Voluntary certification in an interior design specialty, such as healthcare interior design, allows designers to demonstrate expertise in a particular area of the occupation. Interior designers often specialize to distinguish the type of design work they do and to promote their expertise. Certifications usually are available through professional and trade associations and are independent from the NCIDQ licensing examination.

Important Qualities

Artistic ability. Interior designers use their sense of style to develop designs that are aesthetically pleasing.

Creativity. Interior designers need to be imaginative in selecting furnishings and fabrics and in creating spaces that serve the client’s needs and fit the client’s lifestyle.

Detail oriented. Interior designers need to be precise in measuring interior spaces and creating drawings, so that it can be used by other workers such as engineers or other designers.

Interpersonal skills. Interior designers need to be able to communicate effectively with clients and others. Much of their time is spent soliciting new clients and new work and collaborating with other designers, engineers, and general building contractors on ongoing projects.

Problem-solving skills. Interior designers must address challenges, such as construction delays and the high cost or sudden unavailability of certain materials, while keeping the project on time and within budget.

Visualization. Interior designers need a strong sense of proportion and visual awareness in order to understand how pieces of a design will fit together to create the intended interior environment.

Pay About this section

Interior Designers

Median annual wages, May 2015

Interior designers

$48,840

Art and design workers

$43,950

Total, all occupations

$36,200

 

The median annual wage for interior designers was $48,840 in May 2015. The median wage is the wage at which half the workers in an occupation earned more than that amount and half earned less. The lowest 10 percent earned less than $26,130, and the highest 10 percent earned more than $91,360.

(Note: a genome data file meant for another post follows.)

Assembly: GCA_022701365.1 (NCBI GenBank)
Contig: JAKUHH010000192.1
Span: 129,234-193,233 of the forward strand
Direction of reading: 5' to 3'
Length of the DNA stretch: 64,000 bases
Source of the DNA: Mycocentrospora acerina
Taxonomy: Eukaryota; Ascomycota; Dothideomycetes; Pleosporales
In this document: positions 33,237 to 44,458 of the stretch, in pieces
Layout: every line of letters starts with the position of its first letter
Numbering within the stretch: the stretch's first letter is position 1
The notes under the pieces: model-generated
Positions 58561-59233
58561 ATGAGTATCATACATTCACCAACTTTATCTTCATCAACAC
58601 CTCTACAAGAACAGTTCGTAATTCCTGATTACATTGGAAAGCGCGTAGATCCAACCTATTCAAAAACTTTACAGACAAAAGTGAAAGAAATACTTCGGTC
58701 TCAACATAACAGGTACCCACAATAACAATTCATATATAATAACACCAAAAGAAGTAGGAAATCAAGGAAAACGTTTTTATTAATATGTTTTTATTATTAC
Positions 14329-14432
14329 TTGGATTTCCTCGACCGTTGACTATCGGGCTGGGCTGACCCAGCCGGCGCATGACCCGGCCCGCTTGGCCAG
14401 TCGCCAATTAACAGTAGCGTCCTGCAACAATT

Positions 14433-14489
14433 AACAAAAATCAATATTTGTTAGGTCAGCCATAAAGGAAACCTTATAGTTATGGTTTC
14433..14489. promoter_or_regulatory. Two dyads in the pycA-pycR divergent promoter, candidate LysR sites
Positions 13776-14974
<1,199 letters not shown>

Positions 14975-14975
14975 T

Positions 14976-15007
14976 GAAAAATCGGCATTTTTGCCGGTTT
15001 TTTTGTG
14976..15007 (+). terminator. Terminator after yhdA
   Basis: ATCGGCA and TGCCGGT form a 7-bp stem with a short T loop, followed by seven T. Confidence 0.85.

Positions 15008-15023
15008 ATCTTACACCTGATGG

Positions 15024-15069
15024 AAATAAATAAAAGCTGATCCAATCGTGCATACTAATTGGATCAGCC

In May 2015, the median annual wages for interior designers in the top industries in which they worked were as follows:

Architectural, engineering, and related services $57,460
Residential building construction 52,640
Wholesale trade 50,150
Specialized design services 47,940
Furniture stores 43,500

Most interior designers work full time. They may need to adjust their workday to suit their clients’ schedules and deadlines, meeting with clients during evening and weekend hours when necessary. Interior designers also travel to the clients’ design sites.

Job Outlook About this section

Interior Designers

Percent change in employment, projected 2014-24

Total, all occupations

7%

Interior designers

4%

Art and design workers

2%

 

Employment of interior designers is projected to grow 4 percent from 2014 to 2024, slower than the average for all occupations. Designers will be needed to respond to consumer expectations that the interiors of structures such as residential homes or office spaces meet certain conditions, such as being environmentally friendly and more easily accessible.

Although only about 5 percent of interior designers are directly employed in the construction industry, many interior designers are heavily dependent on that industry to generate new construction and renovation projects for them to work on. Overall employment in the construction industry is projected to grow over the projection period.

Long-term funding plans help ensure demand for interior designs. Remodeling of large public spaces and facilities, such as hospitals, hotels, and schools, often is funded as part of a long-term project. Companies typically budget money over many years, so that they can afford remodeling efforts when necessary, regardless of economic conditions. In addition, as part of creating their corporate image, more companies are expected to take advantage of opportunities to use new furnishing and design concepts, to make their interior space easily identifiable.

Employment of interior designers in specialized design services firms is projected to grow 8 percent from 2014 to 2024. As interior designers focus on increasingly specialized design areas such as hospitality, healthcare, and commercial and corporate design, there will be a greater need for them to collaborate with other designers and in other design-related fields.

Job Prospects

Job prospects should be better in high-income areas, because wealthy clients are more likely than others to engage in remodeling and renovating their spaces. Keeping up to date with the newest design tools, such as three-dimensional computer-aided design (CAD) software, also will improve one’s job prospects.